BY ISN STAFF | January 19, 2016
The Ignatian Solidarity Network has joined a broad coalition of immigration law experts, humanitarian organizations, and other faith groups in signing a letter to the U.S. Senate denouncing a piece of legislation that would suspend the admission of Syrian refugees. Among the 200 national groups signing the letter were the Jesuit Conference of Canada and the United States, Jesuit Refugee Service, Catholic Charities USA, NETWORK, Muslim Public Affairs Council, and Oxfam.
Tomorrow, January 20th, the U.S. Senate will vote on the American Security against Foreign Enemies (SAFE) Act of 2015, or H.R. 4038. If passed, the bill would bring the resettlement of Syrian and Iraqi refugees to a halt until additional screening measures can be implemented by the FBI. However, the letter’s signers argue that refugees are already screened more rigorously than any other group entering the U.S.—a process that involves multiple security agencies, including the FBI.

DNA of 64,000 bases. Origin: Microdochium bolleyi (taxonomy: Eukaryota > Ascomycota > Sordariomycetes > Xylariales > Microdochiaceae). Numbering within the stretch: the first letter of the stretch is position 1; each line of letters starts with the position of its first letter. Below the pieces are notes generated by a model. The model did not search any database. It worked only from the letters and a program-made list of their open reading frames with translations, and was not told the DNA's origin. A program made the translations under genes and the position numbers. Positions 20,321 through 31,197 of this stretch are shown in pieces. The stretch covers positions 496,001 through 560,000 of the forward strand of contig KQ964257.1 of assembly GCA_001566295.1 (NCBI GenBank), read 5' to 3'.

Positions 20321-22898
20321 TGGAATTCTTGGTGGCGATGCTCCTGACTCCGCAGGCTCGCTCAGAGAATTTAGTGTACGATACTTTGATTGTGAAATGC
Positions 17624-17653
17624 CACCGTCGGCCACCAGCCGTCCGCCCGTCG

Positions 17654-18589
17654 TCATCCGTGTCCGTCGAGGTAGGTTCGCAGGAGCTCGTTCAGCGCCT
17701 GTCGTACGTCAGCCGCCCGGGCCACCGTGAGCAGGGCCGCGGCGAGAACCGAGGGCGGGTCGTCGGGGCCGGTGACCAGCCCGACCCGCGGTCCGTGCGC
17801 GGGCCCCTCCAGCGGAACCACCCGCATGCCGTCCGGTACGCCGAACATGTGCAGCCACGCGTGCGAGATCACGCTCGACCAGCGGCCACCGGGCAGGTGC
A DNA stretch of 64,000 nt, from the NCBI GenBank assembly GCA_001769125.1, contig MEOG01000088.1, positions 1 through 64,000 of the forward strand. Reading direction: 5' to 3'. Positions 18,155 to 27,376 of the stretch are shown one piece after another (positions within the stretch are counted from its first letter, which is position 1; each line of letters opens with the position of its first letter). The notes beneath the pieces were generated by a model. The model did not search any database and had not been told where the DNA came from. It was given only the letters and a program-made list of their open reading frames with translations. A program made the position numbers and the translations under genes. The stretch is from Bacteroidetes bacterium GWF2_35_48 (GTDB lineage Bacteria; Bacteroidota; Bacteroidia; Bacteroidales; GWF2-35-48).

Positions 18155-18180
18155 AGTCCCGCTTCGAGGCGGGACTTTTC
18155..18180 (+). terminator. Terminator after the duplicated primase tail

“Refugees undergo a series of biometric and investigatory background checks, including collection and analysis of personal data, fingerprints, photographs, and other background information, all of which is checked against government databases,” the letter said. “The entire process typically takes more than two years and often much more before the refugee would arrive in the U.S. In addition the Administration is already taking steps, with its existing authority, to increase the capacity of its security and screening procedures for refugees. There is no need for Congress to impose additional restrictions or security measures.”
Noting that Syrian refugees are those fleeing desperate circumstances, the letter further says that defunding or pausing the Syrian refugee resettlement program would “jeopardize the United States’ moral leadership in the world” and encourage “extremist propaganda.”
In November, H.R. 4038 moved quickly through congressional procedures and passed the U.S. House by a vote of 289-173 just two days after being introduced. Now the bill awaits a Senate vote amid a heated debate in the United States and several European countries concerning how best to deal with the influx of Syrian migrants fleeing a years-long civil war and a surge in terrorist violence. President Obama has said he will veto the bill if it passes Senate.